Food for Thought: Weekly Wrap-Up

Die Welt this week reports on plans by BayerCropScience, a division of Bayer AG, to develop new, heat- and drought-resistant wheat varieties. To accomplish this goal, BayerCropScience will refrain from introducing novel genes into the wheat genome for fear of protests in Europe. However, the company is cooperating, among others, with Israel-based Evogene to also develop genetically engineered crops for other markets.

Michael Simm in Focus features the latest accomplishments of synthetic biology in which researchers control artificially introduced networks of genes in cells and tissue. As an example, scientists from the Department of Biosystems Science and Engineering (D-BSSE) in Basle, Switzerland, have inserted genes for hormone production into cells. By adding genetic control elements that can be switched on by irradiation with blue light these genes can be controlled from outside. As an example, the researchers in vitro introduced a genetic network for the production of insulin into human tissue which subsequently was micro encapsulated and transplanted to the skin of diabetic mice. After a meal, blue light is applied to switch on insulin production in order to normalize blood sugar levels. The model works well so that the researchers are thinking about clinical trials. Already, the use of light to switch on genes has led to the new scientific discipline of optogenetics which is exploring light-controlled genes and cells to treat diseases such as Parkinson’s or epilepsy. D-BSSE researchers also developed cells carrying a network of genes that is able to normalize uric acid levels in gout patients.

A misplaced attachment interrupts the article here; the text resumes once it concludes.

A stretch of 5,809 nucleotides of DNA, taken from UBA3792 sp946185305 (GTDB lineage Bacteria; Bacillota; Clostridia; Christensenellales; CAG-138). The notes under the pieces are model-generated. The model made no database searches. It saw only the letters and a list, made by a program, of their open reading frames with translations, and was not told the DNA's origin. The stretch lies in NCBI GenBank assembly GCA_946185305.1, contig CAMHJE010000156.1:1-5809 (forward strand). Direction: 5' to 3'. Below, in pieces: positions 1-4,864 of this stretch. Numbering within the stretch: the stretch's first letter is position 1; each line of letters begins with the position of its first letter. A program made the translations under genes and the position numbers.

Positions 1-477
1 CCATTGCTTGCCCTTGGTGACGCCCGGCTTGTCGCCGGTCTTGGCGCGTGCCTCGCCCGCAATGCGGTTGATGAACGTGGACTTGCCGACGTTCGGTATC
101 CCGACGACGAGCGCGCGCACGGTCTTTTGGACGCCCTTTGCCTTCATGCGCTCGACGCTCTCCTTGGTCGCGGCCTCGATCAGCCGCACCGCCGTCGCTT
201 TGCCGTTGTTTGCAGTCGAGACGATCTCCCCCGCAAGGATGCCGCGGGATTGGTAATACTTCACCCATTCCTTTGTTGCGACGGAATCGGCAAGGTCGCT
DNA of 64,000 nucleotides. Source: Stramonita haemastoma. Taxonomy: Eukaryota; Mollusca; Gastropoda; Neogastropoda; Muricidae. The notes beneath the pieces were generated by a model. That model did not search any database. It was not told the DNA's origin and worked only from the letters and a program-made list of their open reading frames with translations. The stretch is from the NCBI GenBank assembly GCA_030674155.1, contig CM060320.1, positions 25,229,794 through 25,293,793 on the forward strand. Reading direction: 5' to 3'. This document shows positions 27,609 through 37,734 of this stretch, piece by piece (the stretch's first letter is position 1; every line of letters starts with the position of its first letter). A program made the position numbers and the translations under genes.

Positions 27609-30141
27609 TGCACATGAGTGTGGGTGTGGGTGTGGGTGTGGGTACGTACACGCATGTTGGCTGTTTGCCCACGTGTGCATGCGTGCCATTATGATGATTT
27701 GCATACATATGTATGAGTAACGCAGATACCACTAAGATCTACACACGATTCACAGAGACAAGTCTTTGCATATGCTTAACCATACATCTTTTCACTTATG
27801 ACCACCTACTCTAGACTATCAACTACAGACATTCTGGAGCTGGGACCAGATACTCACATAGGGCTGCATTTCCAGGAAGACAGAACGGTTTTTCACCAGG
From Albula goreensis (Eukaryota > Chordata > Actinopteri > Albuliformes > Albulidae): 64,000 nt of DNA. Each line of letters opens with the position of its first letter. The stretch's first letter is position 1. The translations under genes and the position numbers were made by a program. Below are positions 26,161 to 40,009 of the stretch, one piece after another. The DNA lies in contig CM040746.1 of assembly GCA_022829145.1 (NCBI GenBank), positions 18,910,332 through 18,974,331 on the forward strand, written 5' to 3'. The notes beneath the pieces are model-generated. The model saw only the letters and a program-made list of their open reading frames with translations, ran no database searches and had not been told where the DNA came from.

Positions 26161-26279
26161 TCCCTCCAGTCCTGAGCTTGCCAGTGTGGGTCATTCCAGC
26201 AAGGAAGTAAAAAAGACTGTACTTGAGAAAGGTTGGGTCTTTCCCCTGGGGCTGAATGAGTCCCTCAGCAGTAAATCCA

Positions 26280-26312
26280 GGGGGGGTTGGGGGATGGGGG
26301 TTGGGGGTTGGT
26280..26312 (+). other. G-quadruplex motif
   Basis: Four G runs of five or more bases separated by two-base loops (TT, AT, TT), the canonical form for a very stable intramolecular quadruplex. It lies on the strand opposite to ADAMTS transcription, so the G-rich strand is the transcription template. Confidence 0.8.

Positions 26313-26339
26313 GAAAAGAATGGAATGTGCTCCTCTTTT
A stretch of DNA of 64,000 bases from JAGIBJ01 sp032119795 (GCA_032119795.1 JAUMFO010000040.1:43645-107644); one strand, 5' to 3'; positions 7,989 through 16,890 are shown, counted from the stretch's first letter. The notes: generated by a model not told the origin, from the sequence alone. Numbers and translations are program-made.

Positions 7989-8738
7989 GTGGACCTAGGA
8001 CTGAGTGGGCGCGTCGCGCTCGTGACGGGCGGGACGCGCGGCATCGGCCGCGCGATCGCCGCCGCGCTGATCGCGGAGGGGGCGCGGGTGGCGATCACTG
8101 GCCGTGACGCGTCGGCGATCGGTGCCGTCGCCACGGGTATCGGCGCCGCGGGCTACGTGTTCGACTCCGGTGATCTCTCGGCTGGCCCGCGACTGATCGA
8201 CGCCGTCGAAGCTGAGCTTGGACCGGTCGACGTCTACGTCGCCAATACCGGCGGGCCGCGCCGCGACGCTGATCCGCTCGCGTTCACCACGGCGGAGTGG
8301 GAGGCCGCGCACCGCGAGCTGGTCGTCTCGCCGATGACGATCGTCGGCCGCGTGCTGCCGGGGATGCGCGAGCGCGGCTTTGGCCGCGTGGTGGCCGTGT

Siegfried Hofmann in Handelsblatt is introducing various therapeutic approaches of biopharmaceutical companies in a series entitled “future lab 2020.” Topics range from personalized medicine to stem cell therapies to novel immune therapies.

David Shaywitz in Forbes provides a thoughtful article explaining why Silicon Valley failed to make a dent in the healthcare space: “most tech-savvy entrepreneurs lack an in-depth appreciation for the complexity of medicine in general, and the nuances of the doctor-patient dynamic they are confidently trying to influence or replace.” He goes on to say that management of high-tech companies needs to understand the science: “When a science-driven business is led by leaders who don’t even know what they don’t know, and who actually believe that the crisp powerpoint slides that bubble up for their review actually and adequately represent the science involved – then you risk making some very ignorant decisions.”

The New Scientist this week features a story on how cancer cells can be poisoned with  2-deoxyglucose. The sugar dislodges a protein protecting a suicide switch which subsequently can be triggered by ABT-263 navitoclax, a molecule under development at Genentech. The magazine also reports on a call for proposals by DARPA, the US military’s research arm, to develop small interfering RNA (siRNA) to fight bacteria. DARPA is seeking ideas for adaptable nanoparticles that can be reprogrammed “on the fly” by loading up specific siRNA to deal with outbreaks among troops.

And finally, the Economist features people pioneering the backyard generation of fuel to power their diesel cars. The recipe starts with collecting used kitchen oil, which after some filtering is broken down into esters and glycerol by adding sodium hydroxide and methanol and heating. Glycerol is drained away and the remainder is washed with water to get rid of impurities. Removing residual water and moisture is done with an aquarium bubbler. The resulting biodiesel, the article states, can be used in diesel cars without any modification. Already, British company Oilybits is selling devices to produce 120 liter batches of biodiesel in a more professional way.

Food for Thought: Weekly Wrap-Up